…except where such payment is made pursuant to (i) a seniority system; (ii) a merit system; (iii) a system which measures earnings by quantity or quality of production; or (iv) a differential based on any other factor other than sex.

Here’s the problem, in statutory order:

1.  A (i) seniority system, by definition, pays people based solely on how long they have managed to stay employed.  Seniority systems are inherently discriminatory when any group of people will tend to have less seniority than others, e.g., when women take time out…

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Health Centers Need to Address Provider Gender Pay Inequities

On International Women’s Day, we thought it appropriate to begin the release of information from Merces’ FQHC Provider Productivity and Compensation Survey, the only study of its kind, with data on how female providers’ pay stacks up with their male colleagues.  The average salary for a female physician ($174,048) is approximately 93% of the average salary of a male physician ($187,020).  OB physicians were excluded from these calculations in order to avoid potential distortions of the results, but the result among this specialty is the same, with females at 92% of males.  Similarly, female physician assistants earn 93% of the average salary of their male counterparts (93,235, compared to 99,818). This pattern continues, even after controlling for clinic setting, health center size, and experience.  While there are combinations of factors in which women earn more, they are all those with very small samples.

While the gender pay differential among physicians is not as striking as the 15% pay gap Merces identified among FQHC CEOs earlier this year, it is still troubling, considering that there is only a statistically insignificant gap in productivity between male and female providers, with female physicians having an average of 3,264 patient encounters per year, compared to 3,251 for men.  As expected, this varies, sometimes widely, when accounting for clinic setting, health center size, provider experience and provider specialty, but there are only a few situations where male provider productivity appears even moderately higher than that of similarly situated female providers.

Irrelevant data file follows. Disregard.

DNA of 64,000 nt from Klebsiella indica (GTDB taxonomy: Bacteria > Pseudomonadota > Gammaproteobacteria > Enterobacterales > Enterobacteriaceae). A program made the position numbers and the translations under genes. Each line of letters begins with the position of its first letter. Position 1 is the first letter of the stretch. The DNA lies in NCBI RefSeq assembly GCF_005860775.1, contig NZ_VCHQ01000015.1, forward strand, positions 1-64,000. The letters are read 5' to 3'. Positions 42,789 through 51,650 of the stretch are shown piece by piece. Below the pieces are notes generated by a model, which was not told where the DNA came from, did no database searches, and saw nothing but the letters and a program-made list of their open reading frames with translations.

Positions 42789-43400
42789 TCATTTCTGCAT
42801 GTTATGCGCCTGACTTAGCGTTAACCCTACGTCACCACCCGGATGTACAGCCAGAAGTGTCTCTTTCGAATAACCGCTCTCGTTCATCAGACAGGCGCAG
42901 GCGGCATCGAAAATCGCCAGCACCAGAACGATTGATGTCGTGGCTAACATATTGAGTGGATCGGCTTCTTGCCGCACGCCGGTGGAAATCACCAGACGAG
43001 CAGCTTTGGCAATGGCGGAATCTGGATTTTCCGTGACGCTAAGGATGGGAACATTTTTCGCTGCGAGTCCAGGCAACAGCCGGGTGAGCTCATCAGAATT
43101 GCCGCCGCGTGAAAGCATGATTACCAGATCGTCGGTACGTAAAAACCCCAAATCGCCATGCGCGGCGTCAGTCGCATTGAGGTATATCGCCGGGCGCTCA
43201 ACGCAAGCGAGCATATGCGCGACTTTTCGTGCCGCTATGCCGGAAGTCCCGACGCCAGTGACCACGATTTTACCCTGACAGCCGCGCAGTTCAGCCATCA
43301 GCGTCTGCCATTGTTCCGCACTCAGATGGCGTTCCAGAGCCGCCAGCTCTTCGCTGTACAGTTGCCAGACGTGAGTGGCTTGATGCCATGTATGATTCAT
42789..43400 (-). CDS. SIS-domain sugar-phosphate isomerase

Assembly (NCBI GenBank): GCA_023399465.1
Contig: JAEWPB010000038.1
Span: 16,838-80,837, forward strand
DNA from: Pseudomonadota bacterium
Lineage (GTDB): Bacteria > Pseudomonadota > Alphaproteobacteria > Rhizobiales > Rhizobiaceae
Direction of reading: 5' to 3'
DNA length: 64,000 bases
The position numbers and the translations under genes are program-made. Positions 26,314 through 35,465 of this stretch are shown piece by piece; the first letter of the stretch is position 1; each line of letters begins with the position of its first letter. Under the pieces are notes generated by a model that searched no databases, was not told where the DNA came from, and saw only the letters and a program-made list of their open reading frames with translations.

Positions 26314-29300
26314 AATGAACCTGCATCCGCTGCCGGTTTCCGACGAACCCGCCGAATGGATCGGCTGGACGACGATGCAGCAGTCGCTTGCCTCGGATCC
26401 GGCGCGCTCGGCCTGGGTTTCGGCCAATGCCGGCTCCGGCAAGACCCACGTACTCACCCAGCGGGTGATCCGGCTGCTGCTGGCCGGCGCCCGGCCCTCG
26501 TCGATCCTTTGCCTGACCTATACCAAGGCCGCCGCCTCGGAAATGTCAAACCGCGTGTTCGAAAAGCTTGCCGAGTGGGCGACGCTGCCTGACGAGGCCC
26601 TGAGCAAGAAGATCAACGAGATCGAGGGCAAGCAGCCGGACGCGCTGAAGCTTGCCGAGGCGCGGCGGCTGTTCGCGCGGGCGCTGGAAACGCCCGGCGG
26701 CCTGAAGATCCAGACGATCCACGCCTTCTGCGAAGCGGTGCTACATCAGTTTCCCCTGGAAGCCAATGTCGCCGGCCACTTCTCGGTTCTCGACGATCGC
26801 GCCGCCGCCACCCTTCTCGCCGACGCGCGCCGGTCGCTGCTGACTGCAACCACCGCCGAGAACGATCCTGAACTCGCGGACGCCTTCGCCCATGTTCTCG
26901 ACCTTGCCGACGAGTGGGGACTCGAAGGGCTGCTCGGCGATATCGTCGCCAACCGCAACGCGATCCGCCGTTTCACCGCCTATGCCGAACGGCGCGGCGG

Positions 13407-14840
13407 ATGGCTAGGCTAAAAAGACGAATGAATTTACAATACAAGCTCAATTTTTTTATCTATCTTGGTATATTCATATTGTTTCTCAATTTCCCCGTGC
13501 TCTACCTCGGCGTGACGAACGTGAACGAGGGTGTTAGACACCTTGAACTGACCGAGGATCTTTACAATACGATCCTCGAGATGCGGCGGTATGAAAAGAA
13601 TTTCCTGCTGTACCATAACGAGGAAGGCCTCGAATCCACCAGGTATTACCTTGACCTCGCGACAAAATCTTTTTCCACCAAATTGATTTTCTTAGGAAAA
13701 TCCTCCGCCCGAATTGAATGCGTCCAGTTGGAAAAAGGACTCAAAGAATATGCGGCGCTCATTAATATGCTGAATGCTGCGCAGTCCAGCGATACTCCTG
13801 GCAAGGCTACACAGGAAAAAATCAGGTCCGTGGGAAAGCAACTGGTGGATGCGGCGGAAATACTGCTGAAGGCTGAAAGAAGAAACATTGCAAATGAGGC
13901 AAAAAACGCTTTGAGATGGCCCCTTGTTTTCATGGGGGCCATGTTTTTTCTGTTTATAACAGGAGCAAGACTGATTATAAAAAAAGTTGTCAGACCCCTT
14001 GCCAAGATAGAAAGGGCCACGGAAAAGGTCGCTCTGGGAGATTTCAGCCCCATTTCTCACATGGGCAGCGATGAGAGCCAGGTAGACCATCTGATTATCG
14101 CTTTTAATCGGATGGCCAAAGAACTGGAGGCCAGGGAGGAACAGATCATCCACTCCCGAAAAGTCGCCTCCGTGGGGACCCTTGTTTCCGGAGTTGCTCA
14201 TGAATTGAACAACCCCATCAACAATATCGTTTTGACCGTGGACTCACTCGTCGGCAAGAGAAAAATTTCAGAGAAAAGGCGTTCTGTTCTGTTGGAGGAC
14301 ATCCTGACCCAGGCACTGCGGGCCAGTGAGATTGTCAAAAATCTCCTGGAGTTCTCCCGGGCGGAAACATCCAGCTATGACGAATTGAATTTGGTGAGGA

Productivity is, of course, only one of many factors to consider in analyzing pay, but as it has been the measure seemingly at the forefront of discussions of pay, and with a focus on “performance-based” pay programs, Merces reviewed the effectiveness of pay programs in rewarding productivity.  Male and female family practice physicians were placed into three groups in each of two categories — productivity and salary.  The “low” group included those in the lower 25% of each measure; “middle” referred to the middle 50% of the sample; and “high” the highest 25%.   Absent any other factor, we would assume that relatively equal percentages of male and female providers would fall in the nine possible “blocks.”

The distribution of providers by productivity between males and females was as it would be expected — virtually the same.  Controlling for productivity, however, when it came to pay, more male providers fell into the “high salary” category (34%) than women (21%).  Further, despite the similar level of productivity, the “high performing/high salary” group of male providers made up 12.5% of the male providers, four times more than the similar group of females, who made up only 3.7% of the female providers.

Whether by absolute numbers or comparisons of “categories” based on performance and pay, there appears to be a disconnect between male and female provider compensation that should be addressed if health centers truly want to improve their recruitment and retention experiences.